Why Pro-Fee Coding Is the Next Great Risk to Your Revenue


As we discussed last week, over the past decade, there has been a tremendous amount of consolidation in healthcare. For hospital-owned physician practices specifically, we have seen the number  rise from 35,700 in July 2012 to 80,000 in January 2018. Over the same period, there was over a 70 percent increase in the number of physicians employed by hospitals or health systems. Overall, there are more providers in-network than ever before.

While these providers have brought in new revenue to the hospital or system, they have also added new risks and complexities to medical coding. Prior to being acquired, many providers did their own coding or delegated this responsibility to someone on their staff. The provider or staff member likely did not receive any special training in coding, but the practice was simple enough that they could figure it out. And in many cases, we have seen this arrangement continue even after being acquired.

But now, more and more payers are pushing back on pro-fee coding. They are asking for more documentation, denying claims, and in some cases, asking for repayments.

For the last few years, we have seen hospitals put resources into building a sophisticated coding workflow because of the changes brought by ICD-10. Now, is an opportunity to integrate pro-fee coding into that workflow to increase productivity, and boost clean claim rates across the enterprise.

But before doing so, you need to investigate your pro-fee coding risk.


There are 4 lenses to look through when determining where pro-fee coding adds risk to your organization.

Time Management Risk: Payers are taking a close look at E/M codes, especially those coded at levels 4 or 5. It important to use best practices when coding and ensure that the documentation supports the E/M code being used.

Specialties Risk: Certain specialties carry an increased risk because of the complex rules around their applicable coding.

Procedure Risk: There is also increased risk for certain procedures. Many of these procedures carry modifiers that can influence if an E/M code should be billed or if it is included in the procedure code.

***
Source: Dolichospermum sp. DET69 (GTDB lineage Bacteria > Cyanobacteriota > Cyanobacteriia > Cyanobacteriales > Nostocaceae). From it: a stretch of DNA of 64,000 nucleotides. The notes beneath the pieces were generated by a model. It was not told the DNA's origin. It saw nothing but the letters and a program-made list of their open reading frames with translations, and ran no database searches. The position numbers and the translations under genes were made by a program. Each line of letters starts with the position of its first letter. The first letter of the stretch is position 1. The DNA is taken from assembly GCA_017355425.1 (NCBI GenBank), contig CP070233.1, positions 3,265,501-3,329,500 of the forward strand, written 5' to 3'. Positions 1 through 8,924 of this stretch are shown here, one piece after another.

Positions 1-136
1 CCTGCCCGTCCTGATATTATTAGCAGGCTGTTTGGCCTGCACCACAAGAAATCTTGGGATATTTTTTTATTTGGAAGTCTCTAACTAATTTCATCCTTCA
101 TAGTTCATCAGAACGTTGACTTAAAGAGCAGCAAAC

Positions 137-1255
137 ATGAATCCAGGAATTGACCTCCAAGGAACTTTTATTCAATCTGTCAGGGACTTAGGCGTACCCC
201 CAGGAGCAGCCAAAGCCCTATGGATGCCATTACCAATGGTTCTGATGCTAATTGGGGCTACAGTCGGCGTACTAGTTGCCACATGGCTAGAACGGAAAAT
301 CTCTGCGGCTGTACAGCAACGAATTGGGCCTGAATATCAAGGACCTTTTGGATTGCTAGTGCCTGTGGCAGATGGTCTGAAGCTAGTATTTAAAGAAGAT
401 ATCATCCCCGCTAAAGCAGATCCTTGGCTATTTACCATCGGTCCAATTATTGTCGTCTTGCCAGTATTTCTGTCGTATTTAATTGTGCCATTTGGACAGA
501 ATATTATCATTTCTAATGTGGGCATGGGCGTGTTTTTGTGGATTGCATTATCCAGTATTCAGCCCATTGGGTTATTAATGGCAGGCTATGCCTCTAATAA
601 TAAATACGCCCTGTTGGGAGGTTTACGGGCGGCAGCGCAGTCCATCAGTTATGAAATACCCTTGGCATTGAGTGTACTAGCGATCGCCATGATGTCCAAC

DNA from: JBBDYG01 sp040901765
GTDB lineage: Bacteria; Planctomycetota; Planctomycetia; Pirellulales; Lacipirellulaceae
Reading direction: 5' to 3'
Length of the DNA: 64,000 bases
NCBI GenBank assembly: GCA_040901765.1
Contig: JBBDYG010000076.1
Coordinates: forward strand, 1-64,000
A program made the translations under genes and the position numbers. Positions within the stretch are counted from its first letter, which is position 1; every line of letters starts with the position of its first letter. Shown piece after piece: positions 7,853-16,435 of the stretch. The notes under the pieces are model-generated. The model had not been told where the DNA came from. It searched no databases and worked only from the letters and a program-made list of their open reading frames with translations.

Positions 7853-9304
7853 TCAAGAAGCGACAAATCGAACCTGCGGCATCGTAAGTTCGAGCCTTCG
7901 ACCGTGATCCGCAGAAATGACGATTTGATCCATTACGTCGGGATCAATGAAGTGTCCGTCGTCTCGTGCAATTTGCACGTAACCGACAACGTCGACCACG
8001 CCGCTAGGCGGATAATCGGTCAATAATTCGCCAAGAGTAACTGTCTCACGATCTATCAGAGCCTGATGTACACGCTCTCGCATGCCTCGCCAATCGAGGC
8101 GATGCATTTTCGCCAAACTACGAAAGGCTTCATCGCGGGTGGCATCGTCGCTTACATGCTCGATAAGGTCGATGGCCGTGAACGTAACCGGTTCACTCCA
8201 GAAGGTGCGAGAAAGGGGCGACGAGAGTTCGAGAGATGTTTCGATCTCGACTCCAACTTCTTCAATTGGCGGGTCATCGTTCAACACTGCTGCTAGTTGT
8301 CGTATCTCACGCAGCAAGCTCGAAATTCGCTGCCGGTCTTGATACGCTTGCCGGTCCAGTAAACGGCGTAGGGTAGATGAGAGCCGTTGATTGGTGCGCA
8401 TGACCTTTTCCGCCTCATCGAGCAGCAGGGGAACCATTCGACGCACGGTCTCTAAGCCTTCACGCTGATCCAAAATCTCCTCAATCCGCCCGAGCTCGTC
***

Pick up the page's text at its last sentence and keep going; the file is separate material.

Relative Value Units (RVUs): Certain providers may not be efficiently bringing in revenue for their RVUs, so it is important to monitor their RVUs vs. their billable reimbursements.


Develop a risk score card for each provider in your network. CMS releases non-identifiable bell curves for E/M codes in your area and you should be comparing your providers against the curves. It is easy for payers to identify providers that are outliers, so it is important that you are aware of these providers first.

Audit high-coding providers to determine if their documentation justifies their coding. Each patient is unique, and some visits can be complex, but you need to have the documentation to back these coding decisions.

Educate providers, staff and your coders based on the problem areas identified during the audit process. Audits are an opportunity to provide training to assure that all providers are consistently documenting and following your compliance guidelines.

Integrate providers into your institutions coding workflow to make sure it is processed in a consistent and compliant way. This will make the process more productive and ensure a fresh pair of eyes is looking at the documentation to determine the coding.

Speaking of compliance, loop them in early and often. Have an open communication with them to make sure you are integrating provider networks and coding in an ethical, compliant way.

Finally, partnering with a third-party like MRA, can simplify this process. We can help find high-risk providers, provide auditing services, do your pro-fee coding, and provide training. If you are ready to continue the conversation, contact MRA today.

Subscribe to our MRA Newsletter

Bringing peace of mind to healthcare since 1986

Share this post with your friends

You may be interested in...

AHIMA Approved

This program has been approved for continuing education unit(s) (CEUs) for use in fulfilling the continuing education requirements of the American Health Information Management Association (AHIMA). Granting of Approved CEUs from AHIMA does not constitute endorsement of the program content or its program provider.